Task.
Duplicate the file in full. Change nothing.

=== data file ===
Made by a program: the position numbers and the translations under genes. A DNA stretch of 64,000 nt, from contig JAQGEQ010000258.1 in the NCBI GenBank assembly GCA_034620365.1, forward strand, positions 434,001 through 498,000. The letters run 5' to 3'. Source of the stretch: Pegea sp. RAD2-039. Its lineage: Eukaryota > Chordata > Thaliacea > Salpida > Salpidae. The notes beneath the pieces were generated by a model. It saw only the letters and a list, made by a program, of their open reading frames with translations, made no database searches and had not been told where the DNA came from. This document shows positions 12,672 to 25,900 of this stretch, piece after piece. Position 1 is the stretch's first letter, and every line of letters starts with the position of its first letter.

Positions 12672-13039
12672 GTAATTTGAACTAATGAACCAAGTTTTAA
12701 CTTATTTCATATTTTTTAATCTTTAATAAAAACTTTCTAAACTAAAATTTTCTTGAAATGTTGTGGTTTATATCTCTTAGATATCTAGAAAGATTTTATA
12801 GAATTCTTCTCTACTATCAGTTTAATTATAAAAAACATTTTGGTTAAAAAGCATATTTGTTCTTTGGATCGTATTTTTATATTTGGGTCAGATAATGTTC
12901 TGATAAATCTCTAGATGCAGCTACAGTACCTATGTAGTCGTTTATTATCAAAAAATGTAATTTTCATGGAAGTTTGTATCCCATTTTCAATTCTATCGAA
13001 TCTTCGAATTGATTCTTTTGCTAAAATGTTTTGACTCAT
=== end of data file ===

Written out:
Made by a program: the position numbers and the translations under genes. A DNA stretch of 64,000 nt, from contig JAQGEQ010000258.1 in the NCBI GenBank assembly GCA_034620365.1, forward strand, positions 434,001 through 498,000. The letters run 5' to 3'. Source of the stretch: Pegea sp. RAD2-039. Its lineage: Eukaryota > Chordata > Thaliacea > Salpida > Salpidae. The notes beneath the pieces were generated by a model. It saw only the letters and a list, made by a program, of their open reading frames with translations, made no database searches and had not been told where the DNA came from. This document shows positions 12,672 to 25,900 of this stretch, piece after piece. Position 1 is the stretch's first letter, and every line of letters starts with the position of its first letter.

Positions 12672-13039
12672 GTAATTTGAACTAATGAACCAAGTTTTAA
12701 CTTATTTCATATTTTTTAATCTTTAATAAAAACTTTCTAAACTAAAATTTTCTTGAAATGTTGTGGTTTATATCTCTTAGATATCTAGAAAGATTTTATA
12801 GAATTCTTCTCTACTATCAGTTTAATTATAAAAAACATTTTGGTTAAAAAGCATATTTGTTCTTTGGATCGTATTTTTATATTTGGGTCAGATAATGTTC
12901 TGATAAATCTCTAGATGCAGCTACAGTACCTATGTAGTCGTTTATTATCAAAAAATGTAATTTTCATGGAAGTTTGTATCCCATTTTCAATTCTATCGAA
13001 TCTTCGAATTGATTCTTTTGCTAAAATGTTTTGACTCAT